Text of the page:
What True Humility Is and Is Not

Common Mistakes about Humility

One mistake that we can make in thinking about humility is seeing it as self-hatred, as though to be humble means you’re constantly attacking yourself or you’re denying your own worth. The commandment is love your neighbor as yourself, not love your neighbor instead of yourself. And so we want to call people toward recognizing their own dignity and value and not thinking that humility is at odds with that.


Gavin Ortlund

In Humility, Gavin Ortlund explains that humility is not just an abstract virtue but a mark of gospel integrity, casting a vision for gospel-centered humility that is ultimately self-forgetfulness leading to joy.

Another mistake that we can make is thinking that humility means we’re denying our talents or we’re hiding our talents. If you’re able to play the drums really well but you’re humble, you’ll never tell the band teacher. Or, if you can pitch a 90-mile-an-hour fastball but you’re humble, you won’t tell the baseball coach. But humility doesn’t mean hiding our talents.

Another mistake we can make is thinking of it as weakness, as though a humble person is someone that you can push around and they don’t really stand up for what they believe in. That’s not humility either.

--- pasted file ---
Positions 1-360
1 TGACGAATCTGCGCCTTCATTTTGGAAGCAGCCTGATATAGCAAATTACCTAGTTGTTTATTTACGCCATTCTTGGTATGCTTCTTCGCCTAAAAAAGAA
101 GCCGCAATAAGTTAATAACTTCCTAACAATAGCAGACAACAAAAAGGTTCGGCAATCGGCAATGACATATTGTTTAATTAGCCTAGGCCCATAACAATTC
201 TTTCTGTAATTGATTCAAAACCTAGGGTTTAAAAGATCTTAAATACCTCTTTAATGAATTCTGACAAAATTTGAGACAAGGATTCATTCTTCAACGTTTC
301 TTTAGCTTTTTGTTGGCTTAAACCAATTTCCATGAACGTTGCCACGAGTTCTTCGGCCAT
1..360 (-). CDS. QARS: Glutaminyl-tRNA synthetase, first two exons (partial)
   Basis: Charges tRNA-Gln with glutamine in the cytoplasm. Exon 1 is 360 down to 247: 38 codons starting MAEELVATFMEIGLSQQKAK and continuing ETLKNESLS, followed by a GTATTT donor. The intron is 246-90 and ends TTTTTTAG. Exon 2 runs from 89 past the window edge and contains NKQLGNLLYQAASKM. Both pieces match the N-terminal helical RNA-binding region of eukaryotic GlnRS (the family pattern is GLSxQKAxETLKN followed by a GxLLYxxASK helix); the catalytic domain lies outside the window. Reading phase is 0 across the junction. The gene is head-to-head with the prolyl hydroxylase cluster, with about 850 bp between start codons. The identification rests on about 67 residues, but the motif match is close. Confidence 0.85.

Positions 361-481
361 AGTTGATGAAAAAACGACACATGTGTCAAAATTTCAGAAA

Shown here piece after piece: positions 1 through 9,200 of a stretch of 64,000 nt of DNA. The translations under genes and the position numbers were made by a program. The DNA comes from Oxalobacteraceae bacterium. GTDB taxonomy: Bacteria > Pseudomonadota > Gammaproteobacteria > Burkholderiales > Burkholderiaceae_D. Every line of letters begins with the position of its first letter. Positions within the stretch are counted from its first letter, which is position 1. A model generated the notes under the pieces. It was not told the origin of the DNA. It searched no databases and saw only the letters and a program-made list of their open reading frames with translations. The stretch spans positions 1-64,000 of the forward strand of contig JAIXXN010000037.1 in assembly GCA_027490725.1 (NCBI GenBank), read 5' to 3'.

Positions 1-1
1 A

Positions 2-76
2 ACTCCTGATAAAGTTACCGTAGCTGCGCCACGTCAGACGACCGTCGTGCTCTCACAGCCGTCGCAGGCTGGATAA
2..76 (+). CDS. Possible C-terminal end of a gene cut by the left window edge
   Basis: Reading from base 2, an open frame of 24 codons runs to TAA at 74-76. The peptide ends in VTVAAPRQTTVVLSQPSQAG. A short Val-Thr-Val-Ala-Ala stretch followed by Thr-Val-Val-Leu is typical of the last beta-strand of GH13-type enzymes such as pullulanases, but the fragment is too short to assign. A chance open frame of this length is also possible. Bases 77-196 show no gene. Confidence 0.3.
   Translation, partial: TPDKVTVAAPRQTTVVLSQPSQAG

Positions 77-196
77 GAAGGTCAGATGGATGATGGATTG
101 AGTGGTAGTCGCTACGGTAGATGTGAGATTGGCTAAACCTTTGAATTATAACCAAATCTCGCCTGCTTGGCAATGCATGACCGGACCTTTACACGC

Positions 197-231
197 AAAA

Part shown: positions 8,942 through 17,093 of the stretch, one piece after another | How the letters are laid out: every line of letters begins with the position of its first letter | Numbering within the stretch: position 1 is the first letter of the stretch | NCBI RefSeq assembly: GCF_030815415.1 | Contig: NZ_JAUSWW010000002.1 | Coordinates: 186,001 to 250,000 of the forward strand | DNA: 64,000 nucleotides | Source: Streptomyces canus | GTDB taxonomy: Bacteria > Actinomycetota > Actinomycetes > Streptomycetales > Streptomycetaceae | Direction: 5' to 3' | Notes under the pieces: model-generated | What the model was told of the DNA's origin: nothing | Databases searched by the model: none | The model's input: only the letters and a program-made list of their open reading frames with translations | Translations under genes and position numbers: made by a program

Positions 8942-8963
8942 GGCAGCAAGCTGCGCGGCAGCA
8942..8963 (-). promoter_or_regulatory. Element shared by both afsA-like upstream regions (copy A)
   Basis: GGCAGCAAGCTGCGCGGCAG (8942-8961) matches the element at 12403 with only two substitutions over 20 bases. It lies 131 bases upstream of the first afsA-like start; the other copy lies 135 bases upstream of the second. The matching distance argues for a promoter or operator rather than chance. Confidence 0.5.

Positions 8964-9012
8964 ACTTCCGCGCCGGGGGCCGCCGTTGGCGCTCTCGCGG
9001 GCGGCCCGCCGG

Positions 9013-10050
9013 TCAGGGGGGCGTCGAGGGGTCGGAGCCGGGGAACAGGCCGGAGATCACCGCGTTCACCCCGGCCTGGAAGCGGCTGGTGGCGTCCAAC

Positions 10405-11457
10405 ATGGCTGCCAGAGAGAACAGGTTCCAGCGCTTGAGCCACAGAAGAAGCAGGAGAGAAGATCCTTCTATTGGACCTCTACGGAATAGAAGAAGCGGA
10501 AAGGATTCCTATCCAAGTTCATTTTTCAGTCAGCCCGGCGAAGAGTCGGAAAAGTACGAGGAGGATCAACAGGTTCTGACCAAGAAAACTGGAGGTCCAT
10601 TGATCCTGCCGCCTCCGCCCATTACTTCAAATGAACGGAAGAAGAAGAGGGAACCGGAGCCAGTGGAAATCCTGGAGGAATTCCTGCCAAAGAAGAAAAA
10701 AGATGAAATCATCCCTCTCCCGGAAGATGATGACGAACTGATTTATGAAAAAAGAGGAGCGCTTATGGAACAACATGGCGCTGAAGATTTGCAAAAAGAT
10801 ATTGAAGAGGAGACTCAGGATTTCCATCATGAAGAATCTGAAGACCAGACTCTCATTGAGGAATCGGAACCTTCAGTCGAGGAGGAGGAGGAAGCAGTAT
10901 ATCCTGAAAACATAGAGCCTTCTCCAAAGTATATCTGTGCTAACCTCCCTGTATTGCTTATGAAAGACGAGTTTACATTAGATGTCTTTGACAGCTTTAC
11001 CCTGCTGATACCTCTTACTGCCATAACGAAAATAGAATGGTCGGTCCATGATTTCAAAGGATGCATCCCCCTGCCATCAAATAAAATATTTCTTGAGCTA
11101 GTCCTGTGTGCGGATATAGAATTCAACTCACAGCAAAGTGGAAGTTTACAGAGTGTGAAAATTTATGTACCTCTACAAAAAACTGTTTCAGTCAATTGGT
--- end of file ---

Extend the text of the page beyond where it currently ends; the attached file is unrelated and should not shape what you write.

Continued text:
It helps me to think about humility as self-forgetfulness leading to joy. None of these counterfeit ideas of humility that sometimes float around in certain cultures lead to joy. None of them lead to flourishing. True humility does lead to a kind of self-forgetfulness and joy. We can embrace life as we ought to—as God designed it.

True humility does lead to a kind of self-forgetfulness and joy.

We can have a bounce in our step. We can recognize we have a contribution to make. We just don’t take ourselves all that seriously in the process. There’s a great quote going back to C. S. Lewis, and Tim Keller has said the same thing: “Humility is not thinking less of yourself, it’s thinking of yourself less.” And I think that’s helpful.

We’re just not so concerned about ourselves one way or the other. And that’s helpful because it helps us see that humility is a pathway to joy and flourishing and living life as we ought to live it. I’d even put it as strongly as to say that for a proud person, humility is like an oasis in the desert. It’s a way back to joy and flourishing.

Gavin Ortlund is the author of Humility: The Joy of Self-Forgetfulness.

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